Investigations after person with Covid dies after hospital admission for another condition
The Ministry of Health has revealed someone who had previously tested positive to Covid-19 has died after being admited to hospital for the treatment of a “serious non-Covid-19 related condition”.
There are two new cases of Covid-19 in managed isolation and no new cases in the community today.
The Ministry said in its daily 1pm update that it was “very sad to confirm” the death of a patient with Covid-19 at North Shore Hospital.
The statement added: “The patient was transferred from a Managed Isolation Facility into hospital-level care for the treatment of a serious non-Covid-19 related condition on 5 February.
“This person subsequently returned a positive result for Covid-19 following their admission. This positive result has been reported previously.
“The patient spoke with family daily, either by zoom or phone.”
Director-General of Health Dr Ashley Bloomfield said: “On behalf of New Zealanders, I want to recognise this family’s loss.
“This is a time for us all to offer our deep sympathy, while also respecting the family’s privacy.”
Meanwhile, the Ministry said the new new confirmed cases were related to people who had travelled from India, via the United Arab Emirates, on February 9.
The country’s total number of confirmed cases is 1972. The total number of tests processed by laboratories to date is 1,583,469.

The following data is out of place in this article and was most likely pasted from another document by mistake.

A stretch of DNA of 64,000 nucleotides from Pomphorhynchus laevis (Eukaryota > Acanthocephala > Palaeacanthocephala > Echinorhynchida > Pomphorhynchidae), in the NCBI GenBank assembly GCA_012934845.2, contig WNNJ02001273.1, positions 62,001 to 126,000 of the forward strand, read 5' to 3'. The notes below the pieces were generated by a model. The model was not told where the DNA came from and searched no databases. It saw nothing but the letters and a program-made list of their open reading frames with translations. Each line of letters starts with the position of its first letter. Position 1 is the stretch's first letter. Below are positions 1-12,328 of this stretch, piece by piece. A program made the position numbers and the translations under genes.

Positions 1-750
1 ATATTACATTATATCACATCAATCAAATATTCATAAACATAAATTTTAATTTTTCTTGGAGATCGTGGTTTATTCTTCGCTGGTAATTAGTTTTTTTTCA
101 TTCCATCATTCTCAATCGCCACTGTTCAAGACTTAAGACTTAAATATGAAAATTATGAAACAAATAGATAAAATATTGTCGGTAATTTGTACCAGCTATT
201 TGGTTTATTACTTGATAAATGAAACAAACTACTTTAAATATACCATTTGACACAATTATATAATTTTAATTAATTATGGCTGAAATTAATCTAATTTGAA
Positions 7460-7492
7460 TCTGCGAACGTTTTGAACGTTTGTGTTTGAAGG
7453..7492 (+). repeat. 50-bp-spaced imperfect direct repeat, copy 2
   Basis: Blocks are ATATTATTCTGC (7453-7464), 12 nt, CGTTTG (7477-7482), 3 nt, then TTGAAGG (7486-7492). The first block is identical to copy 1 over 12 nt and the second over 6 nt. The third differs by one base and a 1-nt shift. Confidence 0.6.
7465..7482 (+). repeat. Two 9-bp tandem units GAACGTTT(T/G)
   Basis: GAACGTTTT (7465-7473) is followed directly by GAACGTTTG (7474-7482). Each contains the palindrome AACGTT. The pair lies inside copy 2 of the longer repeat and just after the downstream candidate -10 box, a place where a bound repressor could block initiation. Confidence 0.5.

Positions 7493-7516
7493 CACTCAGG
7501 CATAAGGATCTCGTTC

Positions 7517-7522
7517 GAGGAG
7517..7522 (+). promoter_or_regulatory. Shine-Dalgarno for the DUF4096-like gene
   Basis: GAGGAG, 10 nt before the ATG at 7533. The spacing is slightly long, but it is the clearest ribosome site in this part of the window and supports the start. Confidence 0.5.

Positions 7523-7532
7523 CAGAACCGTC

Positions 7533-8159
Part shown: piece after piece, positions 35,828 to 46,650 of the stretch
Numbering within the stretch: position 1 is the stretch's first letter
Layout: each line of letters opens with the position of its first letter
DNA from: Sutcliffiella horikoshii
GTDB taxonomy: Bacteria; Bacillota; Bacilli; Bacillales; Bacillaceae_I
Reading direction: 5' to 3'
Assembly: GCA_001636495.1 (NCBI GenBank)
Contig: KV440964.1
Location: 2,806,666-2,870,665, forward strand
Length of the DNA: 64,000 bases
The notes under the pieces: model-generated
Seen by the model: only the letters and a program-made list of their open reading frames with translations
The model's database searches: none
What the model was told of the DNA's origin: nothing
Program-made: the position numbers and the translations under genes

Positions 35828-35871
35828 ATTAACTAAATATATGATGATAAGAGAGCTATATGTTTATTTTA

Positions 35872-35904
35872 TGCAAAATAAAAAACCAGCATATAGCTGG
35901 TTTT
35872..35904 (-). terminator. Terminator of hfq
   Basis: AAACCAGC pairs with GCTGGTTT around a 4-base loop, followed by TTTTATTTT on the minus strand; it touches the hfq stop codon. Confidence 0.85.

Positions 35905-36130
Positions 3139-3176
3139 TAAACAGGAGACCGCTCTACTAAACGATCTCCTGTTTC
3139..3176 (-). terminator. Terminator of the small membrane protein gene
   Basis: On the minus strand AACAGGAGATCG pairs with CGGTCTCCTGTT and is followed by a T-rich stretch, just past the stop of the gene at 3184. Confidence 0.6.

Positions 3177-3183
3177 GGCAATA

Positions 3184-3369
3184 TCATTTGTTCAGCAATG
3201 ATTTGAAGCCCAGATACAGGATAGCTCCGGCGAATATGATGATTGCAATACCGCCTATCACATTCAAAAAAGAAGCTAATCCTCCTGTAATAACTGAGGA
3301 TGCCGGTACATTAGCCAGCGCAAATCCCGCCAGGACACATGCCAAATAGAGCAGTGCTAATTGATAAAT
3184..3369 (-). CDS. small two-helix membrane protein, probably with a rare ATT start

On Friday, laboratories processed 4,683 tests.
Of Friday’s cases in managed isolation cases, one case arrived on January 26 from the UK and travelled via Singapore. They tested positive on about day 16.
Yesterday, Prime Minister Jacinda Ardern revealed that New Zealand’s frontline border workers will start to receive the first Covid-19 vaccinations from next Saturday.
From February 20, border and MIQ workers in Auckland will be offered the Pfizer/BioNTech Covid-19 vaccine.
Speaking to media in Auckland this morning, Prime Minister Jacinda Ardern said it would take roughly two to three weeks for all 12,000 frontline workers to receive the jab.
After that rollout is complete, their family members will be offered the vaccination.
“Healthcare and essential workers and those most at risk from Covid-19 will follow in quarter two, before vaccination of the wider population in the second half of the year,” Ardern said.
She added that it would take all year for the full vaccination programme to be rolled out in its entirety.
“This will be New Zealand’s largest-ever vaccination campaign.”
Today was the first time the Government has put any kind of timeline on the vaccine rollout.
Yesterday’s sole new Covid case arrived on February 8 from the US. The infection was picked up as a result of day 0 testing.